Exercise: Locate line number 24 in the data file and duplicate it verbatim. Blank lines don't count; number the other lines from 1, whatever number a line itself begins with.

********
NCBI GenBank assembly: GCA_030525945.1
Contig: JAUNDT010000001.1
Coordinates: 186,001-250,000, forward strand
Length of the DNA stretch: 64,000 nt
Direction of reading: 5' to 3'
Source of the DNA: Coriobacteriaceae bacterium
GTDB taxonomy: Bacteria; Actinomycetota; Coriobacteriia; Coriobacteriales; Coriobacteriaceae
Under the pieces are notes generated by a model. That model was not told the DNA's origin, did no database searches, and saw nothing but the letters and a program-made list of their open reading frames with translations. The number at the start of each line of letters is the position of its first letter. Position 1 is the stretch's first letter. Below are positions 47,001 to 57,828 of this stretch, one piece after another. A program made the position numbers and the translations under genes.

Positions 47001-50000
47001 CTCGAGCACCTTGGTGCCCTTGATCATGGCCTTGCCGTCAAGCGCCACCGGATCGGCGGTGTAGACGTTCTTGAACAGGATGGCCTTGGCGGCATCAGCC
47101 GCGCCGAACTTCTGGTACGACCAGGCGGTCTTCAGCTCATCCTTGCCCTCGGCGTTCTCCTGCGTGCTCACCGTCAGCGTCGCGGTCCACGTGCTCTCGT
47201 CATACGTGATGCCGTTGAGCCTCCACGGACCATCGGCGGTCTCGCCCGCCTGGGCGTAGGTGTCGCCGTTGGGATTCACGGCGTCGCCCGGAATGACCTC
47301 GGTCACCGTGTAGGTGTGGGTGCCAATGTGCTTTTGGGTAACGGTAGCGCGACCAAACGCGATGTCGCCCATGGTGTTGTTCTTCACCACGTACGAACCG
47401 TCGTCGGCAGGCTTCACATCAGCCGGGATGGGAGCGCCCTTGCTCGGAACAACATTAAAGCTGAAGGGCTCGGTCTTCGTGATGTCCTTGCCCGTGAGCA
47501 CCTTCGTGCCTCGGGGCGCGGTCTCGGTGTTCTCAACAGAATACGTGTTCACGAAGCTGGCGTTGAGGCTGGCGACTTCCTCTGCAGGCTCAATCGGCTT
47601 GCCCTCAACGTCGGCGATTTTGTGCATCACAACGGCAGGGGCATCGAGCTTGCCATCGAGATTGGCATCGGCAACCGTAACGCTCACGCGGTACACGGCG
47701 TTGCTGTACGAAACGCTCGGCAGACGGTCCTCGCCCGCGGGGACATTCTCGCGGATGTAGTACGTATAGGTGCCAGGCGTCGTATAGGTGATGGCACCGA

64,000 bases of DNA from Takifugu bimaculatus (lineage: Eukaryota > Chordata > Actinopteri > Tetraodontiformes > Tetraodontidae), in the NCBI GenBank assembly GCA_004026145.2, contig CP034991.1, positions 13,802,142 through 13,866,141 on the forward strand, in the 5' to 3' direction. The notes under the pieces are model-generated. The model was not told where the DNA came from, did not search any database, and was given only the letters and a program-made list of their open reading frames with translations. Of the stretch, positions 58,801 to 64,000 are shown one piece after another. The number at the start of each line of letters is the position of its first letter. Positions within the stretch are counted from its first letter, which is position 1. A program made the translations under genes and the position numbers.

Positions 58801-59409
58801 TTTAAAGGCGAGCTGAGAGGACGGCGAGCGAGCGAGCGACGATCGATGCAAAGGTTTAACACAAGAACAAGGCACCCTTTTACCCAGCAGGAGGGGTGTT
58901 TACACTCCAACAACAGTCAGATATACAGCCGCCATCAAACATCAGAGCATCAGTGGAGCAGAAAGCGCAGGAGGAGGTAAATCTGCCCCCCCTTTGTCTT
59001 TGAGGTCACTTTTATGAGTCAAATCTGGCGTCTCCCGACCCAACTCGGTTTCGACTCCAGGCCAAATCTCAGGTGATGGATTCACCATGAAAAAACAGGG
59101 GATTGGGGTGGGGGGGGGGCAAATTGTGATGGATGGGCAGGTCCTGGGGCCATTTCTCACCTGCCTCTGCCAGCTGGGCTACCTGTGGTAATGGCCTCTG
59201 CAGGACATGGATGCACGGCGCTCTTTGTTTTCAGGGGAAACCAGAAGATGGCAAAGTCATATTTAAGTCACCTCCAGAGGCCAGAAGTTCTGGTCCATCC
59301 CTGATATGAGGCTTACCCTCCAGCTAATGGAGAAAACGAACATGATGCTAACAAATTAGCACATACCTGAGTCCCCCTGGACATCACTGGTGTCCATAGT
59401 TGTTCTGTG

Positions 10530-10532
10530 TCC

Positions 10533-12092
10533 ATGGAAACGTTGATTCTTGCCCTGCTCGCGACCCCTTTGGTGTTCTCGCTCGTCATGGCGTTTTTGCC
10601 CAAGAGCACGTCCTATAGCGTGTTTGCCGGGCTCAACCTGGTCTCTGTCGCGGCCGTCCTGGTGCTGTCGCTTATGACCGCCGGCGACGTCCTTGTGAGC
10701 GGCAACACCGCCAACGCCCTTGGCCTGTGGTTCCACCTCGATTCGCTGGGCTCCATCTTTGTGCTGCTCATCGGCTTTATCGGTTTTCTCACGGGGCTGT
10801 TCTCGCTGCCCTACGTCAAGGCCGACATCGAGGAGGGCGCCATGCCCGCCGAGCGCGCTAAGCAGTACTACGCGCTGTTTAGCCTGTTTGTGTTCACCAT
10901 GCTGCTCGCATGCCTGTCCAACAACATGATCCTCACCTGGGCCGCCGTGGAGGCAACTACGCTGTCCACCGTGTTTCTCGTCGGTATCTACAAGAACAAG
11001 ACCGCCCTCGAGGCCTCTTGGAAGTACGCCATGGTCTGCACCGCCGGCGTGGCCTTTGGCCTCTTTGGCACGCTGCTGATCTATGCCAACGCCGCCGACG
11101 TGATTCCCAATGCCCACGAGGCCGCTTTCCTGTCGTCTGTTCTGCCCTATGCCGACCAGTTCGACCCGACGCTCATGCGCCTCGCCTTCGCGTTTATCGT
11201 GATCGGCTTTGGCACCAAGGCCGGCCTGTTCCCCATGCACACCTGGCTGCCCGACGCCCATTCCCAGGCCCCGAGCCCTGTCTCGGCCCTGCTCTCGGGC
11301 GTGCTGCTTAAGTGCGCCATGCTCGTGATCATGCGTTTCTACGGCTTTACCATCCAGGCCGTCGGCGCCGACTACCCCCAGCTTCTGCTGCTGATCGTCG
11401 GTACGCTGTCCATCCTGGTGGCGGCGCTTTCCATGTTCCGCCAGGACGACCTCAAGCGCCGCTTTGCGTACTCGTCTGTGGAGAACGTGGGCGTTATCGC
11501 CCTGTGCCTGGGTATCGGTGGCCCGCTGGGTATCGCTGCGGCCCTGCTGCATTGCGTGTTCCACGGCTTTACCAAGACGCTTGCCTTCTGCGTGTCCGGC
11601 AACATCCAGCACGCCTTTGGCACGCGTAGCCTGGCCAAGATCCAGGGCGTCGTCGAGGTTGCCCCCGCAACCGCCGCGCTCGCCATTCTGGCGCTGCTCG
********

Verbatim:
59201 CAGGACATGGATGCACGGCGCTCTTTGTTTTCAGGGGAAACCAGAAGATGGCAAAGTCATATTTAAGTCACCTCCAGAGGCCAGAAGTTCTGGTCCATCC